rsz 1villon testament cover


 The Echo of Villon in Ezra Pound’s Music and Poetry .

Toward a Theory of Duration Rhyme

Kindle 2013.


review by Roxana Preda

Margaret Fisher’s two volumes of 2013,1 The Echo of Villon and The Transparency of Ezra Pound’s Great Bass make a very important claim, namely that musical thought and musical composition are not ancillary to Pound’s poetry but offer a veritable methodology for studying Pound’s prosody structures. Readers who are familiar with even rudiments of musical theory will be able to follow Fisher’s argument, which is written with a clarity especially valuable to a non-musician reader. The payoff is huge – if Fisher is right, we may be able to understand and study Pound’s very special melopoeia using music analysis and digital tools to develop new methodologies. Implicitly, Fisher asks us to acknowledge and study music theory as an obligatory discipline in the Ezuversity curriculum.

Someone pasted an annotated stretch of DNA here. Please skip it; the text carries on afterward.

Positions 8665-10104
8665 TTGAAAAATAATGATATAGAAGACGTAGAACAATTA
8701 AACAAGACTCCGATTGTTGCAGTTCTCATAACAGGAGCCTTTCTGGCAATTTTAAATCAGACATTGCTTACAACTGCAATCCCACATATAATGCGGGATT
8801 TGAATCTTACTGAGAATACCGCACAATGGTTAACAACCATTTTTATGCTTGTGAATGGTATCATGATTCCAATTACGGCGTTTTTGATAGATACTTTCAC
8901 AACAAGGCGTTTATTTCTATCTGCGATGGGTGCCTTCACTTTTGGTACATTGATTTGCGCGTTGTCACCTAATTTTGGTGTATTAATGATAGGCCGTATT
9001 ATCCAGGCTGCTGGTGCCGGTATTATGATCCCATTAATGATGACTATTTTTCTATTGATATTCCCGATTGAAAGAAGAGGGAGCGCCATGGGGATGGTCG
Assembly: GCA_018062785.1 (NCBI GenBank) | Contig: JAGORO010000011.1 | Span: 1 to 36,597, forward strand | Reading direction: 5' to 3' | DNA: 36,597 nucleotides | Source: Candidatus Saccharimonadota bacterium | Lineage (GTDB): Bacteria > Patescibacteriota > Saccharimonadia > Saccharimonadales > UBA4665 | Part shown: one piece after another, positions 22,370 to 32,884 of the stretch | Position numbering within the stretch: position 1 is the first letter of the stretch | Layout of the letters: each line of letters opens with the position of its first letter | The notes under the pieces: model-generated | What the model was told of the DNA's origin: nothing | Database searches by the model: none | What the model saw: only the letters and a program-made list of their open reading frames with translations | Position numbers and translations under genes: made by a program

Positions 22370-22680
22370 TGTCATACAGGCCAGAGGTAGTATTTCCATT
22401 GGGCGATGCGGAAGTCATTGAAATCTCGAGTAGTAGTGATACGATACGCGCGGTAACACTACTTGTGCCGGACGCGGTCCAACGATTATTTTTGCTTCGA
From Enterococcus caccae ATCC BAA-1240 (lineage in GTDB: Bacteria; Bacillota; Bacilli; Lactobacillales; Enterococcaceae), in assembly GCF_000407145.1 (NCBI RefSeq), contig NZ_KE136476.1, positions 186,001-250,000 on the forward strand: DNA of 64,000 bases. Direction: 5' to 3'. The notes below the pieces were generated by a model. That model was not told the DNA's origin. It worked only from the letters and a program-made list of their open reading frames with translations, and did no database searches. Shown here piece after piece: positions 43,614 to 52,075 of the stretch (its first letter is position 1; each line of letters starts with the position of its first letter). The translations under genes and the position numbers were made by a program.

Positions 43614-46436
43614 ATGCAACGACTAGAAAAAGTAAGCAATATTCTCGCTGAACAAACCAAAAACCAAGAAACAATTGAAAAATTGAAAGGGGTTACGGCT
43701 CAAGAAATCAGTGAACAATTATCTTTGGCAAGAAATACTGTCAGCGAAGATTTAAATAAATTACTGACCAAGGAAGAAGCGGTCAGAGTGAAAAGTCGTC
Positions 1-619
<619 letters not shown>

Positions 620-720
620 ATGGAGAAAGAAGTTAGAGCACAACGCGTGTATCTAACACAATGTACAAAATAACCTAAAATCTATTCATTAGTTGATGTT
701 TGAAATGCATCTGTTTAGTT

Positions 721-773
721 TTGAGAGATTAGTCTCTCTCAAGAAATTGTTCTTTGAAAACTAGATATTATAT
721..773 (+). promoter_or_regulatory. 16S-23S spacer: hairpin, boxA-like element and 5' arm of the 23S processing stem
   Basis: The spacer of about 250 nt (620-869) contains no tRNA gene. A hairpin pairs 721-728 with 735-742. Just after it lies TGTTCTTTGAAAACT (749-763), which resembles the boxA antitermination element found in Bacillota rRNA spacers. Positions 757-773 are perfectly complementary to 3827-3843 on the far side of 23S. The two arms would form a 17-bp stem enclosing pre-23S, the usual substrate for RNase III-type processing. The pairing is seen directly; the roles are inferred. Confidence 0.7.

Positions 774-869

Her perspective and methodology in The Echo of Villon are derived from her computer-assisted analysis of Pound’s recorded readings. She discovered that Pound was maintaining a stable 88 beat per minute tempo in reading his poetry aloud – an unusual skill. Because Pound’s tempo provided a steady reference, it was possible for Fisher to measure line, phrase, word, syllable, and vowel durations in a precise way. She found a great deal of structural coherence in the relationships and proportions established among them. Pound’s compositional activities between 1930 and 1933, while scoring the successive versions of his opera, Le Testament de François Villon were not a simple diversion from poetry, as traditionally assumed, but rather the workshop in which Pound learned to think in “shapes cut in time” by teaching himself how to compose musical structures adjusted to French quantitative verse. Fisher calls these shapes “duration rhymes”: they were first theorized in the facsimile edition, Le Testament. An Opera by Ezra Pound, edited by her and Robert Hughes.